A customer who purchases from two channels is worth three times as much as a single-channel customer. A customer who purchases from three channels (catalog, Internet, and stores) can yield five to six times the value of a single-channel buyer. Initiating these eight strategies will encourage multichannel behavior while driving overall increased company sales:
1. Promote a broader Internet assortment of product in the catalog.
The Internet is a marketing vehicle with endless pages and endless aisles. If a broader assortment of products is available on your Website, market this throughout the catalog. Many multichannel companies, such as AllPosters.com, Eastern Mountain Sports, and West Marine, have been able to successfully drive additional sales through the Web without expanding the catalog page count.
2. Solicit catalog requests on the Website.
Website visitors can be some of the most valuable prospects a cataloger can find. These prospects have brand awareness and an interest in your product offering. They have further raised their hand in interest to the company by requesting a catalog. You can successfully mail recent Internet requests directly, though you may need to optimize older requesters through cooperative database modeling.
3. Promote your toll-free order number in your Internet header.
Not all visitors to your Website want to purchase through the Internet; often they’re using the Web to research a purchase. By including your ordering phone number in the header, you can capture the sales of those customers wanting to speak to a live person.
4. Ink-jet store events and the address of the closest store on the back of the catalog.
Leverage the catalog mailings to promote store events as well as the closest store. Eighty percent of consumers want to touch and feel the product before making a purchase. By promoting the stores on the catalog, consumers can find out what’s new and go to the store to purchase that item as well as other, incremental, impulse items.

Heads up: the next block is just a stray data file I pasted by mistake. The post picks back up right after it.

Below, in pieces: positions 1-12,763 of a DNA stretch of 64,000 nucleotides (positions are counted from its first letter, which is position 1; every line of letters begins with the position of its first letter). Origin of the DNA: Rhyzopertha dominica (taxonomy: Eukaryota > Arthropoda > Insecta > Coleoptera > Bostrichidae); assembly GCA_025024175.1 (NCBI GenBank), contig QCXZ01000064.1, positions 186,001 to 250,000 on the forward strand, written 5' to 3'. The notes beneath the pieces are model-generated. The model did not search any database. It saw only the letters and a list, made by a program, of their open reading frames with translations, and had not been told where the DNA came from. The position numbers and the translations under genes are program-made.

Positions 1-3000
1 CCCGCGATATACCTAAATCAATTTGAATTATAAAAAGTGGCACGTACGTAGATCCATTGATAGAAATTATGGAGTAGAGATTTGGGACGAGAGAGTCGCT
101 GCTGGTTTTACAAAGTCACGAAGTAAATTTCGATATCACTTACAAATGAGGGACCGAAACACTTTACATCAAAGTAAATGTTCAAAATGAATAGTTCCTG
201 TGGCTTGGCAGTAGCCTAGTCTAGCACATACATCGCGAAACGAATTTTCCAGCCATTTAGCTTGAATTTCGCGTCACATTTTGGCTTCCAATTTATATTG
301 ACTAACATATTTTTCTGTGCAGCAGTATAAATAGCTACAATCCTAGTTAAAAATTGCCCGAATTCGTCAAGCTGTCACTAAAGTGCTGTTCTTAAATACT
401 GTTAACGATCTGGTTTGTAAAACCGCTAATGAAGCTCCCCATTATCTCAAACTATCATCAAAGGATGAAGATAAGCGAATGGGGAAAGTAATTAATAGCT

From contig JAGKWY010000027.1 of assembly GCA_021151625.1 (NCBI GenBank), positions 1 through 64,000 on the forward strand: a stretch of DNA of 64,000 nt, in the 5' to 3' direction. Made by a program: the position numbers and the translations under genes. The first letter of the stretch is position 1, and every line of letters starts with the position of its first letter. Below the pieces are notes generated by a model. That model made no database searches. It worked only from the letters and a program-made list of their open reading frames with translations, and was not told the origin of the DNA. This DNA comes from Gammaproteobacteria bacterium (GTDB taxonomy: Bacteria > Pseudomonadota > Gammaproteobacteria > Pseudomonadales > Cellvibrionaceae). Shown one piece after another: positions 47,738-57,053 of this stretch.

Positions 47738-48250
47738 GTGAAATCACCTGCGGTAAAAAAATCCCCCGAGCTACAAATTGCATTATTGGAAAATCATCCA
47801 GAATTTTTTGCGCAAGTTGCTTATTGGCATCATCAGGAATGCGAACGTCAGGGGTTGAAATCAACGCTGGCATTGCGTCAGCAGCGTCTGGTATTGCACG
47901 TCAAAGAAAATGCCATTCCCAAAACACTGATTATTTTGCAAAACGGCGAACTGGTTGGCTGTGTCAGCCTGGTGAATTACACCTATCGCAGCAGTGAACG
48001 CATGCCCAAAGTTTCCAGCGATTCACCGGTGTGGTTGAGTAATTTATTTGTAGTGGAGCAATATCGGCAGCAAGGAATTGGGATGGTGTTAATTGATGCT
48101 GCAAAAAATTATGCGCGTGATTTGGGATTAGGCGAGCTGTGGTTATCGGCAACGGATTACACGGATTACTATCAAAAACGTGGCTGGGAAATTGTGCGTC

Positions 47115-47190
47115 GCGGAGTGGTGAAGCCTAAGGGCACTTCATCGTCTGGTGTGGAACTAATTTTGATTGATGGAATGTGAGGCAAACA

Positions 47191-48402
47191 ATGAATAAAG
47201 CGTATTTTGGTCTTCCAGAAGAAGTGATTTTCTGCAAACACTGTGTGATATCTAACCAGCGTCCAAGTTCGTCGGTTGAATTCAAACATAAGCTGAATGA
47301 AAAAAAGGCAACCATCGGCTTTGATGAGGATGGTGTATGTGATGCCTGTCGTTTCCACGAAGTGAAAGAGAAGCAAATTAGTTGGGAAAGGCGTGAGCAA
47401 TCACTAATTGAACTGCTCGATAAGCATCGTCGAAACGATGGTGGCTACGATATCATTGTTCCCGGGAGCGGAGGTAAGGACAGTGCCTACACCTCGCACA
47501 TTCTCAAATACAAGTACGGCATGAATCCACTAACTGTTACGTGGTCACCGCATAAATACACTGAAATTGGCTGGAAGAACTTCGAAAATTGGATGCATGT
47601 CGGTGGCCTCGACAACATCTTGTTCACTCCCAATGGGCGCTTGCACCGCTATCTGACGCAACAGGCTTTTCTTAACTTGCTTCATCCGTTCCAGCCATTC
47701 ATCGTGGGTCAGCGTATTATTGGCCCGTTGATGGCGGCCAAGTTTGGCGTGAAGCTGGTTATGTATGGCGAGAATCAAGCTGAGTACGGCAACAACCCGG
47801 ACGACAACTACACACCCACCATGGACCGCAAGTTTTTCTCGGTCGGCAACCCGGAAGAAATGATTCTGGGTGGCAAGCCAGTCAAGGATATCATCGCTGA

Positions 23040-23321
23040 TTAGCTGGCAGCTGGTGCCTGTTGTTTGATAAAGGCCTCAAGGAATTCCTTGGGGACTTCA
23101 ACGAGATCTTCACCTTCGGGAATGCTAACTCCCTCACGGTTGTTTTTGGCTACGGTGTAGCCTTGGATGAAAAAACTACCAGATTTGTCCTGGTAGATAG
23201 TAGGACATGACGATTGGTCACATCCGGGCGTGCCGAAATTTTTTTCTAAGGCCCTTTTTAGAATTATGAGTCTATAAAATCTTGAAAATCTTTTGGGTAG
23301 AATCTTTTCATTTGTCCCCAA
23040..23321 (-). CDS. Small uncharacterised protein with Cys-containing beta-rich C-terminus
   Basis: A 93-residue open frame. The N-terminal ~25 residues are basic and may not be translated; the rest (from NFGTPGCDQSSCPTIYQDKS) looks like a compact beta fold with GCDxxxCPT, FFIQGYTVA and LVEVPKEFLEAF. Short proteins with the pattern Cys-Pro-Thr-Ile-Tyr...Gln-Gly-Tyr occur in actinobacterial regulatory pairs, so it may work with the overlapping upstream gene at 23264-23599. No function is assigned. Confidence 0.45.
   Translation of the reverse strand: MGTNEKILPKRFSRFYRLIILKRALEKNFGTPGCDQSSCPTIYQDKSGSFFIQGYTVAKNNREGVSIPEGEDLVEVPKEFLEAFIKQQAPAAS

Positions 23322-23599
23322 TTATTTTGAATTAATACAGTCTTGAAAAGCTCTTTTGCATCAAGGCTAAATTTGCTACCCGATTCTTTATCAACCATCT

5. Mail deeper into store trade areas.
Use your house file, as well as specific prospecting models, to increase circulation in the store trade area. By increasing the penetration of these mailings to targeted prospects, not only will the store sales increase, but catalog sales will also increase, by about 15%. It is difficult to measure the impact on store sales. By analyzing the comp store sales trends before and after the mailing, however, and comparing them to trends for “hold out” stores, you can conduct an ROI analysis.
6. Prominently feature the store locator on the Internet header or footer.
The majority of the product research and decision-making is occurring on the Internet. By making it easy for Web visitors to locate the nearest store, you can improve the likelihood of converting these visitors into buyers. Measuring the effectiveness of your site’s store locator can be difficult; many multichannel companies measure the number of store locations searched, maps printed, or even Internet store coupons redeemed.
7. Accept catalog and Internet returns at the store.
This makes customers less nervous about ordering direct. Store returns also have the highest repeat purchase rate, since a sales associate can present the customer with advice about the product and present alternatives. In addition, once in the store, these “returns” customers purchase additional product of at least half of the typical average order value in addition to being more likely to make an exchange.
8. Allow store pickup of Internet orders.
Very few companies are offering the ability to order online and pick up in the store. Those such as Circuit City that have offered this service are reaping huge rewards. As is the case with customers going to a store with a return, customers going to a store to pick up an order are making additional impulse purchases once in the store.
Michelle M. Farabaugh is a partner with San Rafael, CA-based marketing consultancy Lenser and writes a monthly column forMULTICHANNEL MERCHANT’s LIST & DATA STRATEGIES e-newsletter.